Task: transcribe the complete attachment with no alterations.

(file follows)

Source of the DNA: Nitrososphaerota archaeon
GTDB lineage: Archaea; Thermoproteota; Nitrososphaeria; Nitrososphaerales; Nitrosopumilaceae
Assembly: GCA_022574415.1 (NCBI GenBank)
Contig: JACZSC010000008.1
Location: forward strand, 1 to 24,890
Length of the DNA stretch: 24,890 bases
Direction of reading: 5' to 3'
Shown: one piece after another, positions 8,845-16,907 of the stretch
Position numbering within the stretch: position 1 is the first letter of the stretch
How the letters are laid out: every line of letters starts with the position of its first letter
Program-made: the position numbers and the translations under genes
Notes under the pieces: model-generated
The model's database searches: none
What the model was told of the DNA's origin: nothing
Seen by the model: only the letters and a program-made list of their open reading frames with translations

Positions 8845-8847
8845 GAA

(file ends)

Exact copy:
Source of the DNA: Nitrososphaerota archaeon
GTDB lineage: Archaea; Thermoproteota; Nitrososphaeria; Nitrososphaerales; Nitrosopumilaceae
Assembly: GCA_022574415.1 (NCBI GenBank)
Contig: JACZSC010000008.1
Location: forward strand, 1 to 24,890
Length of the DNA stretch: 24,890 bases
Direction of reading: 5' to 3'
Shown: one piece after another, positions 8,845-16,907 of the stretch
Position numbering within the stretch: position 1 is the first letter of the stretch
How the letters are laid out: every line of letters starts with the position of its first letter
Program-made: the position numbers and the translations under genes
Notes under the pieces: model-generated
The model's database searches: none
What the model was told of the DNA's origin: nothing
Seen by the model: only the letters and a program-made list of their open reading frames with translations

Positions 8845-8847
8845 GAA